Many of the reviews I saw regarding James DeMonaco’s The Purge gave the film so-so ratings, however, a friend and I still made the last minute decision to go see it. My opinion on the film, which serves as a social commentary, lies somewhere in the I’m-not-quite-sure range.
The Purge is set in the year 2022 in an America with less than 1% unemployment and very low crime rates. All of this success is due to a yearly “purge night” in which all crime is legal for twelve hours. James Sandin (Ethan Hawke) is responsible for equipping the grandiose abodes of all of his pretentious neighbors with ironclad security systems specifically for the purge night every year. Oh, and every year, these citizens place blue flowers in front of their houses in support of the crime and slayings. After the commencement of the purge, a bloodied homeless man runs screaming through the neighborhood where Sandin lives with his wife Mary (Lena Headey) and two kids. The family’s 14 year-old son Charlie, played by Max Burkholder, changes the fate of the evening for the family when he momentarily un-arms the system to offer the homeless man sanctuary from his pursuers. This is where things heat up. The group of college-aged kids pursuing this unfortunate soul shows up at the Sandin’s doorstep demanding their victim or else the family will become their new target.
The big question in this movie is morality versus the common good. Should the life of one person be offered up to save multiple others? Are the lives of the under-privileged a worthy sacrifice to protect the masses? Are some more equal than others?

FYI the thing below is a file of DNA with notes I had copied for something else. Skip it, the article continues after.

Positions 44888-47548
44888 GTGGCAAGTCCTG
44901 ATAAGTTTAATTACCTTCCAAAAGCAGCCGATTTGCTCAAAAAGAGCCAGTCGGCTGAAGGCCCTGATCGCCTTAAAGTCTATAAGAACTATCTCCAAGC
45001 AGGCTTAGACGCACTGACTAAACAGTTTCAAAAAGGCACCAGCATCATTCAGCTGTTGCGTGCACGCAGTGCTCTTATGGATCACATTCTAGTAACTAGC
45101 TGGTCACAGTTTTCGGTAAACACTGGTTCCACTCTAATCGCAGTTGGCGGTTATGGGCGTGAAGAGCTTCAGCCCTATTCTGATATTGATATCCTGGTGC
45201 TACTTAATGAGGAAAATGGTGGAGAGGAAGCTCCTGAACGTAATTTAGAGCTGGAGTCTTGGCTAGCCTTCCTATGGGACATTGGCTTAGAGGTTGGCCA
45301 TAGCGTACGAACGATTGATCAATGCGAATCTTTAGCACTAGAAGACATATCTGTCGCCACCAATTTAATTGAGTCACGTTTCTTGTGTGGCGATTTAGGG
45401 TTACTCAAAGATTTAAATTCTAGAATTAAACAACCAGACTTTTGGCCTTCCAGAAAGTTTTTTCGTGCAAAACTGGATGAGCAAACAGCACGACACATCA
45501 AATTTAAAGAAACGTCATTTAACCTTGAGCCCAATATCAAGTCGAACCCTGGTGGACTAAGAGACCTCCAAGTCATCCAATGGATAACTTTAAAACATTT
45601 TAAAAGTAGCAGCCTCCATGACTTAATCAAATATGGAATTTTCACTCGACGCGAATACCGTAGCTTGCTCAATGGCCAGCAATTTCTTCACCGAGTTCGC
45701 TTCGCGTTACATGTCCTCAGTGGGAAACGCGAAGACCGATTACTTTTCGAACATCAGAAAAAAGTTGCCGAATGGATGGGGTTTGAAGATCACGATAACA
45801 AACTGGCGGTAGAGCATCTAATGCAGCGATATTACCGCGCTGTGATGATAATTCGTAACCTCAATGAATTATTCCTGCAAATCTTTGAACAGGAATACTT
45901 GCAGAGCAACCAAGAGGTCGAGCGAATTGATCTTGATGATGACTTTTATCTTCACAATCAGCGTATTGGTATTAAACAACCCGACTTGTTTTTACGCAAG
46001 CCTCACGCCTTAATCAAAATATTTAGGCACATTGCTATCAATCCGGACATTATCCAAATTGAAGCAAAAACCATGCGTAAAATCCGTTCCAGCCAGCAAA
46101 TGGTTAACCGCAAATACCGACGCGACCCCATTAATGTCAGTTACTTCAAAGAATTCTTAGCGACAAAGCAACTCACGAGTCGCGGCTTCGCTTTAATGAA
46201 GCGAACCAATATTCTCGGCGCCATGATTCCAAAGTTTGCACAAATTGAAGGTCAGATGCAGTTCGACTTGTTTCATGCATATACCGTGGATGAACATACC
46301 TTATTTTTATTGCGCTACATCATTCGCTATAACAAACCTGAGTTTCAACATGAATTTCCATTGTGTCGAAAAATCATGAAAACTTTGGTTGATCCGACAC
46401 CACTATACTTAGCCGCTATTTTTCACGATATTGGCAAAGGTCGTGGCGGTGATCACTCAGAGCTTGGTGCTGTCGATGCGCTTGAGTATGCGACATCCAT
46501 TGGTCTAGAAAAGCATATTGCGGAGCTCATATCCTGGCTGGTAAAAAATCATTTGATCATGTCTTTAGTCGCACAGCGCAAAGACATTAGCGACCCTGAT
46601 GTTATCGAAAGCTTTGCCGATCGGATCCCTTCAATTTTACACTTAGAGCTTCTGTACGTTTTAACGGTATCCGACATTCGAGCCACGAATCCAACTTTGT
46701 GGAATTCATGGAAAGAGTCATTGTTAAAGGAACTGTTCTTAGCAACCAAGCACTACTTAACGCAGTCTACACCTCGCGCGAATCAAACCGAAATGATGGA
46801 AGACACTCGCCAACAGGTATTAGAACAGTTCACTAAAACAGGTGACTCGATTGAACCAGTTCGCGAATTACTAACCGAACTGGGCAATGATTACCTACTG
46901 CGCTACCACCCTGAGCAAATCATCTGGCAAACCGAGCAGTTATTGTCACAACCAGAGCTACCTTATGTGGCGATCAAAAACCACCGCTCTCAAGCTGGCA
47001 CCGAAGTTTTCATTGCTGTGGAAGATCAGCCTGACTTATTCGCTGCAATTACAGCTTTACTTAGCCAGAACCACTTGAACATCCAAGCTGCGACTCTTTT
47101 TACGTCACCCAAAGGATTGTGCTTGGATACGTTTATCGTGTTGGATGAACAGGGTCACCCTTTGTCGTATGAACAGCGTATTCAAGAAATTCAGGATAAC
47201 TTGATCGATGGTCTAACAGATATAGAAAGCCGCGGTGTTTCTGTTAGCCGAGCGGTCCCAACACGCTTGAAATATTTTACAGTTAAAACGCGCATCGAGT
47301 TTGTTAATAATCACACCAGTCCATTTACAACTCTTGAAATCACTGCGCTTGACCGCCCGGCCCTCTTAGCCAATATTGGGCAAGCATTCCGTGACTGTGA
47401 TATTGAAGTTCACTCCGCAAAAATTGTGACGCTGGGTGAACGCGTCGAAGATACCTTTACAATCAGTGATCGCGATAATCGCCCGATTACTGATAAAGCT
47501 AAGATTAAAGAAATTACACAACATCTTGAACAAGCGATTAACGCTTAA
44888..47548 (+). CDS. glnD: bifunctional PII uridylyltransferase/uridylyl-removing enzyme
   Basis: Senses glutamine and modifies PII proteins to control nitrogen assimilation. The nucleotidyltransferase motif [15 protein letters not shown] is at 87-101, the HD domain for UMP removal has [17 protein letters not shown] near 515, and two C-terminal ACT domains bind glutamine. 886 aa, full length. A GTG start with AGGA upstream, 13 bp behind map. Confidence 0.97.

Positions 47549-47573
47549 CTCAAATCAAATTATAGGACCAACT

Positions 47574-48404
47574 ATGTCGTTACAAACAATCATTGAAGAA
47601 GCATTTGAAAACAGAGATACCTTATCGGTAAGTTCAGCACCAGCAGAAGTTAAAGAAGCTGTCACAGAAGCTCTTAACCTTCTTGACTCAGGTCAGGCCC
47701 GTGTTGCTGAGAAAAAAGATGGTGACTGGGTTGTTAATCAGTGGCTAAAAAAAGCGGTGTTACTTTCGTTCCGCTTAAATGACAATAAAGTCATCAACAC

In the film, the wealthy and well-to-do are able to afford security systems and protect themselves while the lower class and poverty stricken Americans are typically the targets of purge participators (referred to as “hunters”) looking to “cleanse their hatred.” It is openly stated early on in the movie that the reason that America is thriving is due to the cleansing of the moochers of society. Another point to note is the amount of wealthy Americans doing the purging. While holed up in their houses for the night, these people sit around and watch live feeds of purge crimes across the country. Brutal images that rival attack scenes from movies like A Clockwork Orange flash across their screens as all of America tunes in for entertainment; some families even throw purge parties.
The reason I can’t give you a definite answer on whether this is a good movie or not lies in the execution. For every well-executed scene there is an equally terribly executed or cliché scene soon to follow. Every time you start to like the film, two seconds later you question why you ever bought a ticket. At times you wonder if you somehow ended up in a screening of The Strangers. DeMonaco relies heavily on cheap scares, especially startling the audience, and heavily choreographed fight scenes. At times the plot moves so slow that you’ll need an IV drip of caffeine to keep your focus, but the surveillance footage of the group of hunters is so disturbing that it makes you want to give the film another chance.
This film could have been better served as a B-level film with fewer expectations to live up to. Just when it starts to move in a good direction, it quickly turns in a clear attempt to appeal to the masses. I would, however, go see this film again, so it’s not a terrible movie, despite its downfalls. You will walk away from this movie slightly disturbed and a little more pensive about the world we live in.